Technology

Eleni Chappen

Using Active Storage with Active Model Serializers

Jul. 6, 2018

Attachment is the root of all suffering. If you’re a web developer, attachments are the root of all suffering.

Paperclip, a longtime go-to gem for managing file attachments, has been deprecated in favor of Active Storage, which is now officially part of Ruby on Rails as of version 5.2. So for a recent greenfield app, I took the dive into Active Storage.

Switching out dependable gems for new ones can be anxiety-inducing, but that’s web developer life. While Active Storage ended up being a breath of fresh air for many reasons, it came with a few of it’s own gotchas, particularly when dealing with querying data.

Active Storage and N+1 queries

Let’s say a user has one avatar. While Paperclip would add a few columns to your users table to store the avatar’s file data, file type, etc., Active Storage will create new tables that are solely responsible for keeping track of asset data and associating this data to your records.

These tables are called blobs and attachments. Blobs represent the actual metadata of the files, whereas Attachments are what join blobs (file data) to your application’s records (users). For every file you upload, a blob is created and associated to your record through an attachment.

These relationships are created when you attach a file through Active Storage using the has_one_attached shorthand:

class User < ApplicationRecord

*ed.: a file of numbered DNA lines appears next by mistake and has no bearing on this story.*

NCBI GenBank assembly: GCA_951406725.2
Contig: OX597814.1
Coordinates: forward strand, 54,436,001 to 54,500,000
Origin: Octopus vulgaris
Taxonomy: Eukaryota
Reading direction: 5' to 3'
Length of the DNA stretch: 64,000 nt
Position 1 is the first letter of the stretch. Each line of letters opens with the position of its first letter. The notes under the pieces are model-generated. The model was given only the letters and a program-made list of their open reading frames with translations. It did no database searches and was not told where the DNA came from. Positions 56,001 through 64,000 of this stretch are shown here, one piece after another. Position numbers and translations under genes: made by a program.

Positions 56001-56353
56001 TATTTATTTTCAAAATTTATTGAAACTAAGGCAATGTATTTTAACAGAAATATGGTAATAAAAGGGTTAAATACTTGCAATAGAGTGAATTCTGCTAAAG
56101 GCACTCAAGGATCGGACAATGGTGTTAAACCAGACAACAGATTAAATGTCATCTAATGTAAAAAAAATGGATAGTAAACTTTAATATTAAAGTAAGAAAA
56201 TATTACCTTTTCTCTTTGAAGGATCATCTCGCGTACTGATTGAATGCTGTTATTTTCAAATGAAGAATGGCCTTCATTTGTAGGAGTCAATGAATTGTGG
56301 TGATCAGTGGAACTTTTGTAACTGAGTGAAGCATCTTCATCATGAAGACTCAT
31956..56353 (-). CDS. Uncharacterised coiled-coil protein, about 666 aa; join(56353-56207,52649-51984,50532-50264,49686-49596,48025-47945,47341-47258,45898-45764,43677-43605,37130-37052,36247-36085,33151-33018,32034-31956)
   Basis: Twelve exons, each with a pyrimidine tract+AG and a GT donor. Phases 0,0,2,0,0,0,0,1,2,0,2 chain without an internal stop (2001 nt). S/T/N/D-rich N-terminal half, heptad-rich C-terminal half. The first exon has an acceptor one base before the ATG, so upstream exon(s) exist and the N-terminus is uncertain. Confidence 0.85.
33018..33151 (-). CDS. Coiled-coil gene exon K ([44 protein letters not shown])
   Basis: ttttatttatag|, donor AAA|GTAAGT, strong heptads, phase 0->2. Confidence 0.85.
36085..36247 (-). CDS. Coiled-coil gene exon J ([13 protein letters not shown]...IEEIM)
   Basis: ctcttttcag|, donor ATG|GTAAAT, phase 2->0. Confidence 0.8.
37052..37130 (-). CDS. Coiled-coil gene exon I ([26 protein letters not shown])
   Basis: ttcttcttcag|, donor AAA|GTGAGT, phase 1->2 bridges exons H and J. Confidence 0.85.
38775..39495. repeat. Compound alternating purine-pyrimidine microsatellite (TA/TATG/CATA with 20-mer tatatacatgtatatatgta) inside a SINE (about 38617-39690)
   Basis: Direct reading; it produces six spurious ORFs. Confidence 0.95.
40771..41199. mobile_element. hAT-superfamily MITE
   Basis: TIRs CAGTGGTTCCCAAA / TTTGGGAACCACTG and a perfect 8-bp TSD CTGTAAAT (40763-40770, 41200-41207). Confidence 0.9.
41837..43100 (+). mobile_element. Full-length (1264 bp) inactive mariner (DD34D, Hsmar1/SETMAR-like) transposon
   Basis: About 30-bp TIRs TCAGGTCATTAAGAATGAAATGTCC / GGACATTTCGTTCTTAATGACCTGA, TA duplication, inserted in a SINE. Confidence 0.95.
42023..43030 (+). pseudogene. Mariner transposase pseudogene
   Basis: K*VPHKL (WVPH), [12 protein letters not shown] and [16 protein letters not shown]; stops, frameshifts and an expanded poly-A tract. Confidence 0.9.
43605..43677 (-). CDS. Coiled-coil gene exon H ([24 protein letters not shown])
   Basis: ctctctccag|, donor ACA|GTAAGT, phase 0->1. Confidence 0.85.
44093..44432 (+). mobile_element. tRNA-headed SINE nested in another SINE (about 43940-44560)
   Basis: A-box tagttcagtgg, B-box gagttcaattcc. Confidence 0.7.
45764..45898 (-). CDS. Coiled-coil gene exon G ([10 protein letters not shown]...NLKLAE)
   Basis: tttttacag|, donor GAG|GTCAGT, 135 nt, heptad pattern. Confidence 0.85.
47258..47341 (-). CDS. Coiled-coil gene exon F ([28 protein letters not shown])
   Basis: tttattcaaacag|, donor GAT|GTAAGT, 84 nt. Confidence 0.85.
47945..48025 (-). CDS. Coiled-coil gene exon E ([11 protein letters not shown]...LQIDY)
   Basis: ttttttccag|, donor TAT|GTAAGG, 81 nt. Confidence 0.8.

has_one_attached :avatar

It’s important to understand these relationships between blobs and attachments when dealing with record queries that may have attachments.

For has_one_attached relationships, you can avoid N+1 queries by adding the with_attached_X method that Active Storage generates for you based on your attachment name:

User.with_attached_avatar.where(active: true)  

This is basically saying:

User.includes(avatar_attachment: :blob).where(active: true)  

I had to take special care of these relationships when using Active Model Serializers. Normally, when dealing with child records in a serializer, you can define a relationship using has_one or has_many:

class GameSerializer < ActiveModel::Serializer

  attributes :title

  has_many :users

If my User Serializer is using the avatar in any way, this would create an N+1 scenario:

class UserSerializer < ActiveModel::Serializer

  attributes :avatar_url

  def avatar_url
    ...object.avatar_url...

In order to avoid N+1 queries here, I had to ditch the built-in has_many and create a custom users method for the Game Serializer:

class GameSerializer < ActiveModel::Serializer

  attributes :title, :users

  def users
    User.with_attached_avatar.where(game_id: object.id)

Finding the right asset URL for serialization

When passing image urls through serializers, I had to search through some Active Storage Github issues and documentation to find the right url to use.

Creating images of smaller sizes is common for real-life use of your assets. Active Storage calls these variants. You’ll most likely use variants rather than the original asset in serializers.